A Q&A With Spy Chief Michael Hayden

As one of President George W. Bush's top intelligence officials, Gen. Michael Hayden conceived the controversial warrantless-wiretapping program while head of the National Security Agency and then, in 2006, was sent to clean house at the Central Intelligence Agency. Hayden spoke recently to NEWSWEEK's Jerry Guo about his reign as America's top spy and its security challenges today. -Excerpts:

A recent internal report by the International Atomic Energy Agency claims Iran's nuclear capabilities are further along than the U.S. estimates. Is the CIA being careful after Iraq?
You're looking at the same data and drawing different conclusions. When the Israelis talked about this, they took each question and tended to push them in the direction of a more imminent threat. So you end up with a difference in timeline. But there's far more agreement than disagreement.

Is Iran's secret Qum facility part of a hidden nuclear archipelago?
We have good knowledge about their facilities. But I would never make the claim we know everything.

Can we trust our Pakistani partners?
To work with a foreign service requires a degree of trust. Traditionally, Pakistan viewed Al Qaeda in the tribal areas as far more our problem than theirs. With the assassination of Benazir Bhutto [in December 2007] came the growing realization that this was as much their problem as ours.

What's the way forward in AfPak?
The West, not just the U.S., has a moral obligation to the people of Afghanistan. If we were to lighten our footprint to where they aren't protected, they could be subjected to terrible reprisals. The U.S. debate also affects how the Pakistanis deal with this problem. To the degree that they are not confident in our staying power, they develop their own hedging strategies.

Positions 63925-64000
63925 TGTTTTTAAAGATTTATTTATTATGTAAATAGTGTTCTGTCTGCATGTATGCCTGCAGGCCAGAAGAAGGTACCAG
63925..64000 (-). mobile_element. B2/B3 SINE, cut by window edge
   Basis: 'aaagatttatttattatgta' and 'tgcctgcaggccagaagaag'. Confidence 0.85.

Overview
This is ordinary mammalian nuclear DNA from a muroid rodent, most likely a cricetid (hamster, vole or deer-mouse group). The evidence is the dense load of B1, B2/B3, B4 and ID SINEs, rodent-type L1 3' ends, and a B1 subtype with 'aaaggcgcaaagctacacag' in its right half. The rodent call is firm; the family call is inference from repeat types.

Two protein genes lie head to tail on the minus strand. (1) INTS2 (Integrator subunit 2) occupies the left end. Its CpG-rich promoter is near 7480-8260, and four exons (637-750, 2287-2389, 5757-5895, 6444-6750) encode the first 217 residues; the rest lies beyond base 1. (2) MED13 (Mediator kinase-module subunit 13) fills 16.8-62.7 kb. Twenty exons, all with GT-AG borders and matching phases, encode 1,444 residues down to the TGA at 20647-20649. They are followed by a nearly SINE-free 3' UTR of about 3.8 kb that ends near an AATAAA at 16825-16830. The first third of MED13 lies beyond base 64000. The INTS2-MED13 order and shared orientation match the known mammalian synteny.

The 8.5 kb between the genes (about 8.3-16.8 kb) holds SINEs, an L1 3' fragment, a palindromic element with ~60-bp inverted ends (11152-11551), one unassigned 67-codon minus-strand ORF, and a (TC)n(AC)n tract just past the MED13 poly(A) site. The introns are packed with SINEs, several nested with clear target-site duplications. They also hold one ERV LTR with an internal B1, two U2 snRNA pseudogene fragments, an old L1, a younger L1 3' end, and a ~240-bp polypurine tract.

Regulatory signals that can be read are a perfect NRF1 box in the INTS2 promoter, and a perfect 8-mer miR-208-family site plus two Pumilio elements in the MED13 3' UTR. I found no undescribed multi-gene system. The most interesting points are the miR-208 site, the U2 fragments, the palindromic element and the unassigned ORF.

Does the CIA have any idea what's going on inside the North Korean regime?
North Korea is far more closed than even the Soviet Union was at the height of the Cold War. It's an enduring hard target. But we have made improvements—that's all I can say.

You recently asked President Obama to shut down the probe into the CIA's interrogation techniques under the Bush administration. But what about individual agents who may have crossed the line?
The CIA investigated all this. It wasn't like the agency said, "Please don't hurt us." The Eastern District of Virginia decided to prosecute [CIA contractor] David Passaro. They declined prosecution in all other cases. End of story. Why are you reopening an investigation that has already been decided by career prosecutors in an apolitical manner? [Attorney General Eric Holder] has no new information, of that I'm certain. It's unfair to drag the people at the agency back through all this.

The 2004 CIA inspector-general's report that was released this August cited several legally dubious incidents, such as mock executions, that would violate federal torture statutes prohibiting the threat of imminent death.
It's not about cover-ups. It's [that] we already did this. This stuff is new to you, but it's not new to the Department of Justice. They've had it for four years. This has been resolved by career -prosecutors.

Can you cite an example where "enhanced" interrogation techniques averted an impending attack?
If we've been successful, it's because of our intelligence. In the first several years, the lion's share came from these detainees. On fewer than a third did we use enhanced techniques. In most instances, we just had to talk to these people. We waterboarded three. I'm not trying to argue for any of these techniques, but we learned things that kept America safe.